These Earth Hour success stories illustrate the movement has become a global collaboration to show what can be achieved for the planet.

 In Nigeria, the Earth Hour celebration 2014 began its journey in Wukari, Taraba where community events were held all over the community and at Kwararafa University. Moving across to Wukari town where hundreds of community members joined the team and held a community sensitisation and advocacy on environmental sustainability hosted by the Taraba state coordinator, Anthony Agbor. The event within the community was grazed by the Boys Brigade Base Band and the Skaters Club of Wukari

The hour of inspiration then went back to its humble beginnings, as Earth Hour once again hit Abuja bringing to light the plight of one of the memorable hotels in the country with an environmental friendly atmosphere – The Transcorp Hilton. The Light out event anchored by Big Mo of Wazobia FM in Abuja, kicked off with the greetings to Nigeria cities taking part in Earth Hour, delivered by the FCT coordinator for Earth Hour, Oladotun Fadeyiye, while TED style keynote speech was given by Baaki John of the Women Environmental Programme (WEP) on environmental sustainability and women.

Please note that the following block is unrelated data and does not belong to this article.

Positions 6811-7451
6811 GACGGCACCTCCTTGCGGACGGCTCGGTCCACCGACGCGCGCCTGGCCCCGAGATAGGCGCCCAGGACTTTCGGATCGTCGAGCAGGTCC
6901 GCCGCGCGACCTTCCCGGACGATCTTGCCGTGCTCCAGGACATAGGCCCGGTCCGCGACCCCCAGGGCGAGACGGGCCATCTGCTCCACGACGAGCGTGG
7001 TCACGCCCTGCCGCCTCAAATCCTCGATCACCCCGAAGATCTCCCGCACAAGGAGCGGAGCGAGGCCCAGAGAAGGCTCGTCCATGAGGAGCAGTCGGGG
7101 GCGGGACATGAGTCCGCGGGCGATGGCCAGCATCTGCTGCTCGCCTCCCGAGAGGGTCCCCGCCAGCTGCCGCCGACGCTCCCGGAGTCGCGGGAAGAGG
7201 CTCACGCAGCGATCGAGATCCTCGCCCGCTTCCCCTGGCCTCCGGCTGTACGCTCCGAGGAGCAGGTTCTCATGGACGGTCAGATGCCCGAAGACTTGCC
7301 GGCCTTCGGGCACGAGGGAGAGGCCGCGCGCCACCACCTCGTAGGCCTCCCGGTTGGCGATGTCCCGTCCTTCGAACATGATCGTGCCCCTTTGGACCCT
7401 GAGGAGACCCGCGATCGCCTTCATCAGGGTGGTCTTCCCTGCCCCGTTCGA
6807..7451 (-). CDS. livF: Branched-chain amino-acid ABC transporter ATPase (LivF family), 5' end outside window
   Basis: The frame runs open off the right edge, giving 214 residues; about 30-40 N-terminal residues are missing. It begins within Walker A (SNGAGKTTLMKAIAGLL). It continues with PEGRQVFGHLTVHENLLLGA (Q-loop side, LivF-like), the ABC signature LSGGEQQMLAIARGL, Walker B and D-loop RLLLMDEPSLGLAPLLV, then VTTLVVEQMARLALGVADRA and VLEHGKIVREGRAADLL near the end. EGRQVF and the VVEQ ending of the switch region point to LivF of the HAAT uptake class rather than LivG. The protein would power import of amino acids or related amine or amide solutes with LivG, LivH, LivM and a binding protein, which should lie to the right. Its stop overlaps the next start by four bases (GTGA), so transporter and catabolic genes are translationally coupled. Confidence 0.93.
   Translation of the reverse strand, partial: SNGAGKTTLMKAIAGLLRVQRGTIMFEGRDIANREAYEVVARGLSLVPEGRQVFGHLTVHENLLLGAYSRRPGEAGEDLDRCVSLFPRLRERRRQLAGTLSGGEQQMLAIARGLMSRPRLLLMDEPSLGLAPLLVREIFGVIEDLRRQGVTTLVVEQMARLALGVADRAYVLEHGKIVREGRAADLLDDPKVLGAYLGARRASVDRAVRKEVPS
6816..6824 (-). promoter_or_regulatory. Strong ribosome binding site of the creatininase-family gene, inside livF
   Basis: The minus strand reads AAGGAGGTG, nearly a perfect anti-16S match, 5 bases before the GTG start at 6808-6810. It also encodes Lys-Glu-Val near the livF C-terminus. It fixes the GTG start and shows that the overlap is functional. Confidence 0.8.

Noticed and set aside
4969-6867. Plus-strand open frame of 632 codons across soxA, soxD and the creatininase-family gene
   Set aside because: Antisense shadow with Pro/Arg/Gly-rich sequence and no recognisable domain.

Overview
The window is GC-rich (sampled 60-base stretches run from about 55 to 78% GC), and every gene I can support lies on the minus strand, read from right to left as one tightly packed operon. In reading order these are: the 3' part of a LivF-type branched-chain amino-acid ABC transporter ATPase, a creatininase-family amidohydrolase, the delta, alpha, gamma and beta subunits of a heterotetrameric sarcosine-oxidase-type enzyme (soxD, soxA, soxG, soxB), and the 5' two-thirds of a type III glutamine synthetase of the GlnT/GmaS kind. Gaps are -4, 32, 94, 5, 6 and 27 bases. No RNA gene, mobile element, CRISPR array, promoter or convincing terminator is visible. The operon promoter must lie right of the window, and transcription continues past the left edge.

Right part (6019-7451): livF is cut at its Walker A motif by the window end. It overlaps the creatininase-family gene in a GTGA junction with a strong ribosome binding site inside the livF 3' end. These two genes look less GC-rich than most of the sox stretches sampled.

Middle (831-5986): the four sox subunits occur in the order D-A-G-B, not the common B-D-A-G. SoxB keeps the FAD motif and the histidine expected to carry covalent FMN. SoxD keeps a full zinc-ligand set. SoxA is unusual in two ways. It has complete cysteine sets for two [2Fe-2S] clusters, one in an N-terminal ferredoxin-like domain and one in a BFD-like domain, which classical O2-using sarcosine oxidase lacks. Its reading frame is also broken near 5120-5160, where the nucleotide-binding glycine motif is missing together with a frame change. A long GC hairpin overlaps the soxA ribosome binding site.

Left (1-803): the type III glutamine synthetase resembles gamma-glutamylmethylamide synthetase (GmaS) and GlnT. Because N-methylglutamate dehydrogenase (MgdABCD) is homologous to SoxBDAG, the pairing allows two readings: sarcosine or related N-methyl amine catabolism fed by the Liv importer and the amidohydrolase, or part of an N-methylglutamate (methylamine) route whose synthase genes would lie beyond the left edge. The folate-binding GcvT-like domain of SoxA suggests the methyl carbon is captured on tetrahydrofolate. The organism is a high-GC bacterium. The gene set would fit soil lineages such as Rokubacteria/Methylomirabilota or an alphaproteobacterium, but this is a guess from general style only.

To drive action and support, a new exhibition waiting to be premiered as a movie “Walk to Mali” was screened during the hour, and the campaign also engaged people around the world to use their power and add their voice to protect vulnerable communities. "To witness Earth Hour in Abuja for the third year in a row, the event makes a powerful impression on me," said Hamzat Lawal, the Chief Executive of CODE. "To see people united in a single purpose of making our lifestyles less impactful on the planet inspires me immensely.”

Continuing to the second home of Earth Hour, Lagos celebrated the event by empowering young school children with the message that people are the true everyday Super Heroes for the planet. Using none other than Spider-Man to join the global flagship event, the young stars from the Vicsum Private School were educated on the value of efficient energy use. “How to Take Action” speeches were delivered by Olumide Idowu; Halima Baba -  Lagos State coordinator for Earth Hour and Babatunde Shodiyan from the department of Conservation and Ecology of the Lagos state ministry of Environment.